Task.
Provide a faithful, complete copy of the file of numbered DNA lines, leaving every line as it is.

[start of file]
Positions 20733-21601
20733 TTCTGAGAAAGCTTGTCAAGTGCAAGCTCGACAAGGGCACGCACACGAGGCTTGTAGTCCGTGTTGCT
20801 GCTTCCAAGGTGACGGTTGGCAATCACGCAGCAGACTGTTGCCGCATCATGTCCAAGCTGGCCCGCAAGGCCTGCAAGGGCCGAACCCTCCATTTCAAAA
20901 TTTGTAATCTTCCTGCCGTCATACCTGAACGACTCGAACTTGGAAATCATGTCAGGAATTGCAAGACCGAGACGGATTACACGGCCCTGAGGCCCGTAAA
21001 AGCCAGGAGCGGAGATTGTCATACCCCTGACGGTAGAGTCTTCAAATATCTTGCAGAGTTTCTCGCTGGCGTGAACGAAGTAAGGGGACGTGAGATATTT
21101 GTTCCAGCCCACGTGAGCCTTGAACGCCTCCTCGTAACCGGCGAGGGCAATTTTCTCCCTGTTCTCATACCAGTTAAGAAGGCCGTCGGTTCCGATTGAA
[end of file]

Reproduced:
Positions 20733-21601
20733 TTCTGAGAAAGCTTGTCAAGTGCAAGCTCGACAAGGGCACGCACACGAGGCTTGTAGTCCGTGTTGCT
20801 GCTTCCAAGGTGACGGTTGGCAATCACGCAGCAGACTGTTGCCGCATCATGTCCAAGCTGGCCCGCAAGGCCTGCAAGGGCCGAACCCTCCATTTCAAAA
20901 TTTGTAATCTTCCTGCCGTCATACCTGAACGACTCGAACTTGGAAATCATGTCAGGAATTGCAAGACCGAGACGGATTACACGGCCCTGAGGCCCGTAAA
21001 AGCCAGGAGCGGAGATTGTCATACCCCTGACGGTAGAGTCTTCAAATATCTTGCAGAGTTTCTCGCTGGCGTGAACGAAGTAAGGGGACGTGAGATATTT
21101 GTTCCAGCCCACGTGAGCCTTGAACGCCTCCTCGTAACCGGCGAGGGCAATTTTCTCCCTGTTCTCATACCAGTTAAGAAGGCCGTCGGTTCCGATTGAA